6 min read
May 21, 2019

Big Data Analytics for Healthcare Are at Risk (Research)

Healthcare professionals use more of their data than those in other industries - so why are they least likely to find the insights they need? GetApp's research reports on the state of big data analytics for healthcare.

Lauren MaffeoContent Analyst

Thanks in part to the increase in data analytics tools, we've seen an explosion of new healthcare data. In fact, the volume of big data in healthcare will surpass finance, media, and manufacturing via compound annual growth of 36% through 2025.

But here's the truth: Most of that data won't help your healthcare business.

Nearly 80% of clinical information in electronic health records (EHRs) is unstructured. This puts physicians in a catch-22: converting data into structured format would make it available for analysis. Unfortunately, structuring also cause to lose lot of nuance with their patients, which could impede the quality care they provide.

Despite this challenge, more healthcare delivery businesses will use big data analytics for healthcare. Gartner research (available to clients) says technology enhancements in core applications will boost the quality of EHRs, revenue cycle management, and population health management. This is good news since Stanford Medicine predicts that healthcare data will produce 2,314 exabytes by 2020.

But that left us wondering: How do businesses use big data analytics for healthcare today?

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The state of big data analytics for healthcare

GetApp surveyed nearly 500 leaders at small and midsize businesses. (You can learn more in our methodology section.) We learned that healthcare:

  • Has the highest utilization rate of data.

  • Reports wanting more customer satisfaction scores.

  • Has the lowest levels of confidence when it comes to making decisions based on data.

As part of our survey, we asked respondents from five sectors how much of their data goes unused. Within the healthcare sector, 25% of respondents said that less than 10% of total data goes unused:

However, we also asked respondents which part of the data analysis process makes them feel the least confident. Those working in healthcare had the most trouble collecting relevant data:

These responses show that although healthcare professionals use most of the data produced, they struggle to collect relevant data. This is a huge roadblock to making key decisions based on data.

Forty-two percent of healthcare professionals said they want more customer satisfaction scores before using data to make decisions. At first glance, they should have a lot to work with: The Centers for Medicare & Medicaid Services have required healthcare providers to collect data through Hospital Consumer Assessment of Healthcare Providers and Systems (HCAHPS) surveys for more than a decade.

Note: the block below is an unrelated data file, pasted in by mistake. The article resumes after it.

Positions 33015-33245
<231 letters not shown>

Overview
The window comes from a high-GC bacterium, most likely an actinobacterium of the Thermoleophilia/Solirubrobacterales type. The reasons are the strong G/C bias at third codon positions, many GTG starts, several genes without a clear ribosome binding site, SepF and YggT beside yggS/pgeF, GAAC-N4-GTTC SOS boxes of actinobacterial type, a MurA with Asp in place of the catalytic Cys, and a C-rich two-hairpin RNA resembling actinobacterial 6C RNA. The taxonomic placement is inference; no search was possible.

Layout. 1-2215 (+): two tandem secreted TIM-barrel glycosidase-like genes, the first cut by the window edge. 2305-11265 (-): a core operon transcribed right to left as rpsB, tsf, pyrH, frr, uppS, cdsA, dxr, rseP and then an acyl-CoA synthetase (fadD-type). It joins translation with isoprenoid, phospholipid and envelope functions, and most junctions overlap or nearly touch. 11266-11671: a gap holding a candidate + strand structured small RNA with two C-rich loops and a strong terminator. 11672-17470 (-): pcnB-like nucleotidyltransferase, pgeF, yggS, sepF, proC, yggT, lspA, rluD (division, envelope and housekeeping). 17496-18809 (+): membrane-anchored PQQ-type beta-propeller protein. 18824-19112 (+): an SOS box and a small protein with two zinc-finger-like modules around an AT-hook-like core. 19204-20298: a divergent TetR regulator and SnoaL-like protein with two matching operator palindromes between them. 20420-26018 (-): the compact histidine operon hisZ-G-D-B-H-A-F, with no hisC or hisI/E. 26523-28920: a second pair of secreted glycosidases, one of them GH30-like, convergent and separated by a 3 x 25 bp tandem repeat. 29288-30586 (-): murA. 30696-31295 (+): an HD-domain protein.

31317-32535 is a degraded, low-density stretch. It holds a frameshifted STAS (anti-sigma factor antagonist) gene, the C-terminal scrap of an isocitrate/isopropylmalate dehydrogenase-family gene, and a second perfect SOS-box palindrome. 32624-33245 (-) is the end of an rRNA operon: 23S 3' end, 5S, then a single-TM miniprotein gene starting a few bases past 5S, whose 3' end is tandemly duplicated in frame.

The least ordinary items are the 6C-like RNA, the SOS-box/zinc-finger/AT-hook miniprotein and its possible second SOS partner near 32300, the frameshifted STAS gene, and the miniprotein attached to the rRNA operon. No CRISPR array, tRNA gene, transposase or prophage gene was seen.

However, our survey's results reinforce prior research on healthcare data collection. Last year, a report from Chilmark Research found that the time gap between conducting surveys and sending results to providers is too long. It said that Chief Experience Officers (CXOs) increasingly need real-time data about patient sentiment to improve experience prior to discharge.

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How to improve

Today's hospitals aren't unfamiliar with software: Business Insider predicts that up to 80% of doctors will work at facilities with EHR systems by the end of 2019. This is a huge jump from 2008, when just 9% of non-federal acute care hospitals had EHRs. The problem is that EHRs often hurt more than they help.

In a 2018 survey of 15,000 U.S. physicians, 56% cited "Too many bureaucratic tasks" as the reason for their burnout. Poor user interfaces play big role here: EHRs provide the opposite of real-time analytics, often hiding patient details within interfaces that should've stayed in the '90s.

Our survey shows a gap between what healthcare providers need and the features that their systems lack. Luckily, there are some steps that healthcare providers can take on their teams:


In April 2019, GetApp used Amazon Mechanical Turk to survey 488 business leaders in the U.S. Respondents were required to be self-employed, employed part-time, or employed full-time to take the survey. Respondents also had to work in a business with 500 or fewer employees. They worked in one of five verticals: Accounting/finance, healthcare/medical professional, IT/tech, marketing, or sales. Of the 488 qualified responses, 36 came from those in the healthcare/medical profession.

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